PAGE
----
“Proof that startlingly original artists do exist… Gallup’s guitar playing favors complex runs and picking patterns while her voice glides easily from the conversational to the ethereal, framing an unabashed gift for language and an idiosyncratic perspective that yields big truths in small musical packages. Talent enough to humble the average giant.” –Mountain XPress
A lifetime’s dedication to her art has made Annie Gallup an icon among people who take songwriting seriously. Unabashedly imaginative and sensual, her elaborate song-length works of fiction crackle with wordplay and pulse with insistent rhythm. Borrowing forms from ancient folk tales to modern poetry, Annie sings over her evolving guitar figures as if sharing secrets:
“I wanted to tell the story of my life
So I wrote a poem about a river
How else could I say what I really mean,
And hope to be forgiven?
History will reckon by its own sleight of hand
What I did, what I said, what I meant, who I loved
But when the truth is mine to tell
I have to make things up…”
“Conversations in a quiet room” is how Annie Gallup describes Little Five Points, recorded in creative partnership with songwriter/producer Peter Gallway. And in fact this project was conceived, written, recorded and realized all in the same small, quiet room in Santa Barbara, California, on a bluff overlooking the Pacific Ocean, where Annie is currently living.
“Lester William Polsfuss, 1915-2009” offers a songwriter’s biographical memorial to Les Paul, guitar innovator and musician who invented so many things we take for granted – the electric guitar and multitrack recording we are hearing, for example. “Poets” is a portrayal of an art scene playing itself out, sly and playful until its last line. Songs seamlessly integrate piquant observation with themes provocative and disturbing; “Adam’s Ribs” portrays humanity’s Fall from grace with the original man wondering if he can make more women from his remaining ribs. And its wit isn’t played for laughs; the characters of parents and children have real dimension. Familiar Gallup themes of obsession, tyrannies of passion and memory, the dialog between waking and dream, all flow toward the final song in the collection, “All My Old Lovers'” with its glorious conclusion of letting go.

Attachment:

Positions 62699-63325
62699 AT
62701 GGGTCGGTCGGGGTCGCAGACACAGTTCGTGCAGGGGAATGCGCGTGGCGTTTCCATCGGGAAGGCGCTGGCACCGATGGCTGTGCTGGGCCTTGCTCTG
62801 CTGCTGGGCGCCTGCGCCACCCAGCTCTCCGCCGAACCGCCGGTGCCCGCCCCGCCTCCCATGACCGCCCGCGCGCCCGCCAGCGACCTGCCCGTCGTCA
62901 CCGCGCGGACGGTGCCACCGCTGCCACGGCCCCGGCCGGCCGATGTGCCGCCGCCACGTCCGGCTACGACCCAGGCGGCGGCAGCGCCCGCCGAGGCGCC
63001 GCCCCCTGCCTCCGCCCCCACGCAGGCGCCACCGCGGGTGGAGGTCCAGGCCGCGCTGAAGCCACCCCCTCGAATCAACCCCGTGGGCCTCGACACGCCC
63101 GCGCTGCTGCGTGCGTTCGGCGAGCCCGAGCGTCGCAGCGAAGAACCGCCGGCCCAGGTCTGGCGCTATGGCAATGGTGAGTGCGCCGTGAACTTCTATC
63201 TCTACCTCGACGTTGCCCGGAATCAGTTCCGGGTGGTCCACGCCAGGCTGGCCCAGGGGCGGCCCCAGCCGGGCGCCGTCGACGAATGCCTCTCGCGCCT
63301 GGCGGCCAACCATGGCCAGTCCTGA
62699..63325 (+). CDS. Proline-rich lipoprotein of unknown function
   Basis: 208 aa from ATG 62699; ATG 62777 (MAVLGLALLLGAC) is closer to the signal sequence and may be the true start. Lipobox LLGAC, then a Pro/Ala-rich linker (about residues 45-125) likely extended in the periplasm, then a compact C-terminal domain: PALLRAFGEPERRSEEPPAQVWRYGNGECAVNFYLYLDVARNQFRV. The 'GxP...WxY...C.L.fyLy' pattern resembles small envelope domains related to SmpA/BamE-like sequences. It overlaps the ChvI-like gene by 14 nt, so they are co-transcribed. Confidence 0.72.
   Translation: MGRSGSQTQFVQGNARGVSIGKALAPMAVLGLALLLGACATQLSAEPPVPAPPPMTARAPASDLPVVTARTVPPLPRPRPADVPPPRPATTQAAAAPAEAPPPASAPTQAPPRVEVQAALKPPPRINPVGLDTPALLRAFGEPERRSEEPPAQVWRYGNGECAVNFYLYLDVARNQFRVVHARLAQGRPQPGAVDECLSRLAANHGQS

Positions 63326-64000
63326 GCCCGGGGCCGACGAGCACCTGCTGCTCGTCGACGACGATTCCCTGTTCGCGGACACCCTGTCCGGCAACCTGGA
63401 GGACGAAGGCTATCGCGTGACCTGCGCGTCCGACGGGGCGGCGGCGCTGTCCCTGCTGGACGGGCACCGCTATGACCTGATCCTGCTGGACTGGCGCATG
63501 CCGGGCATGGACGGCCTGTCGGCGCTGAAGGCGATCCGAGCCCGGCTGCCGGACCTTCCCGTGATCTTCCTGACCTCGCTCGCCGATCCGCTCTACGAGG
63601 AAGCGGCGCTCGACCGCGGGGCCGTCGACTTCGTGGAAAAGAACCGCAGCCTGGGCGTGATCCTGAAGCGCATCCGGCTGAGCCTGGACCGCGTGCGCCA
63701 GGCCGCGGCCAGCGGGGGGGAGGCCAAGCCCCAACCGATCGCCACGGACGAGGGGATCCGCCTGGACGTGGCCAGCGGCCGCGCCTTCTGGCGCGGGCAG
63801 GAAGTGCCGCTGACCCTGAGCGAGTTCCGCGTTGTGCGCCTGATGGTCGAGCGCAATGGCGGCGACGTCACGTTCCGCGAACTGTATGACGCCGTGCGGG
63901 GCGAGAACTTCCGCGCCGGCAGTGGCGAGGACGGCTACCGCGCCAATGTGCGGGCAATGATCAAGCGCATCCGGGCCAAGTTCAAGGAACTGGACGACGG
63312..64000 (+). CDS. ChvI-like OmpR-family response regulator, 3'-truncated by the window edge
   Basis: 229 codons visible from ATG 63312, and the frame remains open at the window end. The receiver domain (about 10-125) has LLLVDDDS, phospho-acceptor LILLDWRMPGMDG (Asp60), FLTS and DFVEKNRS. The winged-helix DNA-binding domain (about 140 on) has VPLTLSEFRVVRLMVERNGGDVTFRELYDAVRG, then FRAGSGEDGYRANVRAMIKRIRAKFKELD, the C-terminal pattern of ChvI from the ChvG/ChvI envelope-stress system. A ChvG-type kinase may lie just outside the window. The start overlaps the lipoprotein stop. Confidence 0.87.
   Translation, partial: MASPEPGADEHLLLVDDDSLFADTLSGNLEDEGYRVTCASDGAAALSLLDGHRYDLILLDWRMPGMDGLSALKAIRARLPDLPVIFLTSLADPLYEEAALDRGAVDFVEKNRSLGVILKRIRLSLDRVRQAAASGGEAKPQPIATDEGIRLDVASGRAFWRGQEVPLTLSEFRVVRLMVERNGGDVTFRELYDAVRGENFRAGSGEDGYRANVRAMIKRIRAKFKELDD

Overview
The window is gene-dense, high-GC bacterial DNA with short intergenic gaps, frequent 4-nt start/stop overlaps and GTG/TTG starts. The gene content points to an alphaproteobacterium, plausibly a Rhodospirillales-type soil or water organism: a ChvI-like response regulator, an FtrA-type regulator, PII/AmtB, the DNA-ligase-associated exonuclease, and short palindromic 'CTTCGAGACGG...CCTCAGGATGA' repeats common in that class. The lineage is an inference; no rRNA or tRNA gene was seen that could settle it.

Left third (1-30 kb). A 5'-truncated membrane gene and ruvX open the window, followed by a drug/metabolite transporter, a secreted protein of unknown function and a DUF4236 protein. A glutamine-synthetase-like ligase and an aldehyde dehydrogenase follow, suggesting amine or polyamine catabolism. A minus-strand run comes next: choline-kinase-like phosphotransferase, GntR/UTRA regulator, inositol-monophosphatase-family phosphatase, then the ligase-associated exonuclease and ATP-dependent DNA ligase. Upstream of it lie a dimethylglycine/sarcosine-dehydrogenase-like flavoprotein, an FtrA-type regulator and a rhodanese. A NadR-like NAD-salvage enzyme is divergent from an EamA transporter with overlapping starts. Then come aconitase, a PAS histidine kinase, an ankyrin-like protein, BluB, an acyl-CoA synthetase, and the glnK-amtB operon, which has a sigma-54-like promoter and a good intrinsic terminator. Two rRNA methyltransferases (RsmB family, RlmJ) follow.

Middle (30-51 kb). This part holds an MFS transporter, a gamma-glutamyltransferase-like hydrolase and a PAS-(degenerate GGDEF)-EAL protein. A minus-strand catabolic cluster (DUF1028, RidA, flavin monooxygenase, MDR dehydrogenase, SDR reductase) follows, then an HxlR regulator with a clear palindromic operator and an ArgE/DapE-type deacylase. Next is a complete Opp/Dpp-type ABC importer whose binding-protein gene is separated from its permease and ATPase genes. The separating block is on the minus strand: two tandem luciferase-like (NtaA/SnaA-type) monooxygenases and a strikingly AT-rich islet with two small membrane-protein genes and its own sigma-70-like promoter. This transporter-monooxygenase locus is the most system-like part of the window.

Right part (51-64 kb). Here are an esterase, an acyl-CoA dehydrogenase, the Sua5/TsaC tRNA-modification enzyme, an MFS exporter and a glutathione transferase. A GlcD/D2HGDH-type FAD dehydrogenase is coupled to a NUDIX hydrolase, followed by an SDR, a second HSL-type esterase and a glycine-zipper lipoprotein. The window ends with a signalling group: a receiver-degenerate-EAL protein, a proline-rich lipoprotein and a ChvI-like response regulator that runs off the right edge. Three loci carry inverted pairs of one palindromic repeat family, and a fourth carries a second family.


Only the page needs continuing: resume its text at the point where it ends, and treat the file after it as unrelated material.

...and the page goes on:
Annie grew up in Ann Arbor, Michigan, daughter of a printmaker and a woodworker. She studied dance as a child — dancing and performing came to her naturally — but music, country blues in particular, was her secret obsession. As she taught herself to play guitar (hiding in her room after school, copping licks from old Mississippi John Hurt, Doc Watson and Dave Van Ronk albums that she found at the public library) it never occurred to her NOT to write songs for herself to play. So by the time she began performing publicly in the early 90s (after attending the University of Michigan School of Art and then moving west to chase her incurable wanderlust) she had internalized a songwriting style that was very distinctively her own, and that had evolved from her fascination with country blues, her love of words (Alice Munro, Grace Paley, Margaret Atwood, Stephen Dobyns), a dancer’s sense of rhythm, and the sort of playful inventiveness that comes from doing something purely for its own reward.
1 Lester William Polsfuss, 1915-2009
2 The Story Of My Life
3 Girl In The Ruins
4 Adam’s Ribs
5 Careless Lover
7 1000 Miles Away
8 Speed Of Light
10 Vanity Fair
11 All My Old Lovers
Produced by Annie Gallup and Peter Gallway
Recorded by Annie Gallup at Gallway Bay Music, Santa Barbara, CA
Bass and Telecaster recorded by Peter Gallway
Mixed by Peter Gallway at Gallway Bay Music, Santa Barbara, CA
Mastered by Frankford Wayne at Oasis Disc Manufacturing, Delair NJ
Graphic Design by Annie Gallup
Annie Gallup: Lead and backing vocals, Asher lapsteel, Gibson Blueshawk guitar, Celtic Cross Weissenborn, Martin ukulele, Beard/Goldtone resophonic guitar, stocking foot
Peter Gallway: Fender telecaster, Dann custom bass, keyboards